At Berkshire Museum Art Sale Hearing, Both Parties Find Reason For Hope | Archives
BOSTON – The lawyer able to give the green light to the Berkshire Museum’s art sales gave the institution and its critics reason for hope in an hour-long hearing on Tuesday.
Judge David A. Lowy said that sentiment aside, the key question facing him – in the museum’s petition to sell up to 40 works of art – is whether it would be “impractical” for the 115-year-old Pittsfield Museum to continue without an influx of $ 55 million.
This is the legal standard in the kind of case before it.
But Lowy also peppered lawyers with questions about the possibility of adding a layer of oversight to how that money would be used – a move the museum and the attorney general are opposed to.
And justice expressed its surprise that the museum found itself in such financial difficulties and claims to face the need to close.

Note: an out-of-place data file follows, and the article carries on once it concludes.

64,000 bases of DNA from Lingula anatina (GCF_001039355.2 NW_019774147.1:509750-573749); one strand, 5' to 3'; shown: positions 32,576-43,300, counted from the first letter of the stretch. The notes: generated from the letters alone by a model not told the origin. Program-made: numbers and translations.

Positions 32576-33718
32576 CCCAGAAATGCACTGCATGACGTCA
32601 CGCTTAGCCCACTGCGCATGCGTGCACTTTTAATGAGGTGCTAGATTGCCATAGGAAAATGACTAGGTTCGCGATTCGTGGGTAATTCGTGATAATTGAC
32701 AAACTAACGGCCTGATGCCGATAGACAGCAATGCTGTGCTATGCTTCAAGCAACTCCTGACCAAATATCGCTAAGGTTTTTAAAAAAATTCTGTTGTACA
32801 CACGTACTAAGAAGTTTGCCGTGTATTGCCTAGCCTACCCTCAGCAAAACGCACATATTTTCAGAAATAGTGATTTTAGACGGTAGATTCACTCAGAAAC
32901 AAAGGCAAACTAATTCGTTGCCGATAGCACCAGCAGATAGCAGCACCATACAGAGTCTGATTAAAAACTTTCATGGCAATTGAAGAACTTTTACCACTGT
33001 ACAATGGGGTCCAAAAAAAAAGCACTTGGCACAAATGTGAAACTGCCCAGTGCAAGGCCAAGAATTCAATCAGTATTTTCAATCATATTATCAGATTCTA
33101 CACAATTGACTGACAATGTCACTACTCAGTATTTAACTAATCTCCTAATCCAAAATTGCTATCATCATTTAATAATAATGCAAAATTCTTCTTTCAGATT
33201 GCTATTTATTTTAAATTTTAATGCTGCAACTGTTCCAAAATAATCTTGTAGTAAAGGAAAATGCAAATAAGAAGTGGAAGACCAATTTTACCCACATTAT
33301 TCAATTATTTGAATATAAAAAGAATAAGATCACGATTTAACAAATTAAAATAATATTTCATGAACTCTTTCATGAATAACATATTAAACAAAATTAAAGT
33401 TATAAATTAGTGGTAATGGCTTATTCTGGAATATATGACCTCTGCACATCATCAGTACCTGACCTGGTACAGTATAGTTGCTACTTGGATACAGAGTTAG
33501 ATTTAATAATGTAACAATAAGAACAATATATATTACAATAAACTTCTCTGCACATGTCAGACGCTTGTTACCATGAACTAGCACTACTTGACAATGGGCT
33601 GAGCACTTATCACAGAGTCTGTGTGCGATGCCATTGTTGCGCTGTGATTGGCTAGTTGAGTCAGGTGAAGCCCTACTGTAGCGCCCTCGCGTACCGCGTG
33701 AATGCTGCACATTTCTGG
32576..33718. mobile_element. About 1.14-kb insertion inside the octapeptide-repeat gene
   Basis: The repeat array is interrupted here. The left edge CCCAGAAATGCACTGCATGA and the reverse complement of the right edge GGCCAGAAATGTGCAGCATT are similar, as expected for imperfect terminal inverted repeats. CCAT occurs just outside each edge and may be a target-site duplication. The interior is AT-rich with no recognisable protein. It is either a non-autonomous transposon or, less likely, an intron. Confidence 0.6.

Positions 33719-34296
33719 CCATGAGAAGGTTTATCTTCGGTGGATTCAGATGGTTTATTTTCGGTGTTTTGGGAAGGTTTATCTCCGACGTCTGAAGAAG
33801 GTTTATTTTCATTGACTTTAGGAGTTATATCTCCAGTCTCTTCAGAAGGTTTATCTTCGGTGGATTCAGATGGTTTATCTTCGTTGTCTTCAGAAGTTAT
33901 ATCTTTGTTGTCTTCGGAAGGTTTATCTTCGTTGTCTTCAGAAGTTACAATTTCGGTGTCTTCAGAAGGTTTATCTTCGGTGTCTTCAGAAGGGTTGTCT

“Why is there $ 1.2 million [yearly] deficit? What’s going on? “He asked.
At first, Lowy asked the public, in a packed hall of the majestic John Adams Courthouse in downtown Boston, to refrain from comment.
âThere is a lot of emotion in this question,â Lowy said from the bench.
The Suffolk County Supreme Court of Justice then urged four groups of lawyers to stick to the legal issues, each having 10 minutes to address the court.
No decision has been announced. The matter remains under advisement by Lowy.
At one point, justice pointed out what seemed to be very divergent accounts in the memories.
âI have to tell you that I watch two different films,â he said.
Lawyers were there to flesh out arguments already made in documents filed with the court since February 9, when the museum ended months of litigation with Attorney General Maura Healey.
On that date, the museum filed a so-called cy pres petition asking a single High Court judge to allow it to sell art to survive.
Courtney Aladro, an attorney for Healey’s staff, rose to support a presentation by museum attorney William F. Lee in support of the petition.